Too lazy for Pandora? Try Slacker

Pandora is more customizable, but Slacker is better if you just want to leave the driving to somebody else.

Matt Rosoff
Matt Rosoff is an analyst with Directions on Microsoft, where he covers Microsoft's consumer products and corporate news. He's written about the technology industry since 1995, and reviewed the first Rio MP3 player for CNET.com in 1998. He is a member of the CNET Blog Network. Disclosure. You can follow Matt on Twitter @mattrosoff.
Matt Rosoff
2 min read
Correction: as a commenter pointed out, you can in fact create stations on Slacker based on a favorite artist or song--you select "Find Music," then search by artist or title and it will build a station around your search. I thought this feature was missing on the iPhone app. Now, you cannot customize those stations by adding "seeds" like you can on Pandora, nor can you use the Fine Tune feature to tweak them, but the basic idea--stations based on a particular artist or song--is available. My bad.

Slacker released its radio app for the iPhone yesterday, and while it'll have a hard time topping Pandora (which was just updated to version 2.0), there's a definite place for it.

I fine-tuned Slacker's '80s Alternative station to play more fringe hits, and it did a nice job of balancing the obscure and the palatably mainstream.

Pandora's strength is the ability to create customized radio stations based on a particular artist or song--Pandora calls them "seeds." If the station's too narrow, you can add more variety by adding additional seeds, although this doesn't always work as I expect it to--for example, adding Yo La Tengo to my Pink Floyd station had no appreciable effect, still leaving me stuck in classic rock land (Zeppelin, Doors, John Lennon). If you don't even want to take this much trouble to customize a station, Pandora offers dozens of genre-specific stations, from Techno to Reggaeton.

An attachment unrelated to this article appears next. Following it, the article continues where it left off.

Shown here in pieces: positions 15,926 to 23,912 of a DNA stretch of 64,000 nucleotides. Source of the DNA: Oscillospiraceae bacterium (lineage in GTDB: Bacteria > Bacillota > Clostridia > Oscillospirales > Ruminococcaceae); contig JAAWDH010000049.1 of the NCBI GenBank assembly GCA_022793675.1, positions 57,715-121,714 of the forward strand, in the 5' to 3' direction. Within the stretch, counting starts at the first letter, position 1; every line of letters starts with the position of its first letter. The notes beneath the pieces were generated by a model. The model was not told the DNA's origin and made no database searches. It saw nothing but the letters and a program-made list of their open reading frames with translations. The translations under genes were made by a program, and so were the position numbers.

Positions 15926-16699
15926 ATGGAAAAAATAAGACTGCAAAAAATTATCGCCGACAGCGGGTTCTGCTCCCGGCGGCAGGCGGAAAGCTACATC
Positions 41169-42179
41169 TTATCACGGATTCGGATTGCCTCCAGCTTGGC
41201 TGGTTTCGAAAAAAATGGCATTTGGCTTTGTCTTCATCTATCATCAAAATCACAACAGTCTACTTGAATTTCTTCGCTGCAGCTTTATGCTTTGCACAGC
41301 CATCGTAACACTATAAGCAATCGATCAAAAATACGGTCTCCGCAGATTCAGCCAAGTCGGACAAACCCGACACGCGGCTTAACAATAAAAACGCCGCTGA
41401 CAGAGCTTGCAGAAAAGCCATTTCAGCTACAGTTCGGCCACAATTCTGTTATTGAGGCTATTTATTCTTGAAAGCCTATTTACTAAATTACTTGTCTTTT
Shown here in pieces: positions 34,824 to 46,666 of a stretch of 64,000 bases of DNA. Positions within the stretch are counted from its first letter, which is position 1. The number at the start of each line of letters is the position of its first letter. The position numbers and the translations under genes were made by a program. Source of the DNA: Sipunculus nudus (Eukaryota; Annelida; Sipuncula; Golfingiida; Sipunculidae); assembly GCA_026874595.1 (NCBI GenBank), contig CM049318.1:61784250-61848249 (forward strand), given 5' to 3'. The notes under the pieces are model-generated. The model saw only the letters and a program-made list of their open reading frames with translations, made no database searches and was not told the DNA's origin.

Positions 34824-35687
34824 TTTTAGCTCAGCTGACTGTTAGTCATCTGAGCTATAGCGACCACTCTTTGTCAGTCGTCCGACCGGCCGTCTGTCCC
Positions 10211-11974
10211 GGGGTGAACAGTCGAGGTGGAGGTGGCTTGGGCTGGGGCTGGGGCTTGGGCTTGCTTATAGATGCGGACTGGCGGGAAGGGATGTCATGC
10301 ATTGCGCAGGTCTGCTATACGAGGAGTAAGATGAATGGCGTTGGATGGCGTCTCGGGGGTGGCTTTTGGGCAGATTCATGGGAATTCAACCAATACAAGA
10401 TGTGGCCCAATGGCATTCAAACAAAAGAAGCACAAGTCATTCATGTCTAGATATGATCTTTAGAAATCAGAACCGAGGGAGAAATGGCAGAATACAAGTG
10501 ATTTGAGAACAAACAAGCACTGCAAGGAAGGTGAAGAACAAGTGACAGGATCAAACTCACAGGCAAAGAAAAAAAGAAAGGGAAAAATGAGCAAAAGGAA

The trouble with Pandora's genre-bound stations, though, is they're not customizable at all--you're stuck with somebody else's programming, and you can only skip six songs per station per hour (a concession to content owners, who want to sell you downloads and subscription services).

Slacker has a much better approach toward genre-specific stations: it lets you fine tune those stations along three spectra: personal favorites (play more or less of them), popularity, and year of release. (The Web version of Slacker is more like Pandora, with artist-specific stations.) This helped me create a lot of variety without having to muck about very much. For instance, when I fine-tuned Slacker's '80s Alternative station to play more "Fringe" songs, it did a nice job of mixing the obscure, like Flock of Seagulls' "Nightmares" (did you know they had more than one song?), with the weird but popular, like Peter Gabriel's "Big Time."

Both apps are free, so if you've got enough space, you can switch between them--Pandora when you're feeling finicky, Slacker when you just want somebody else to drive.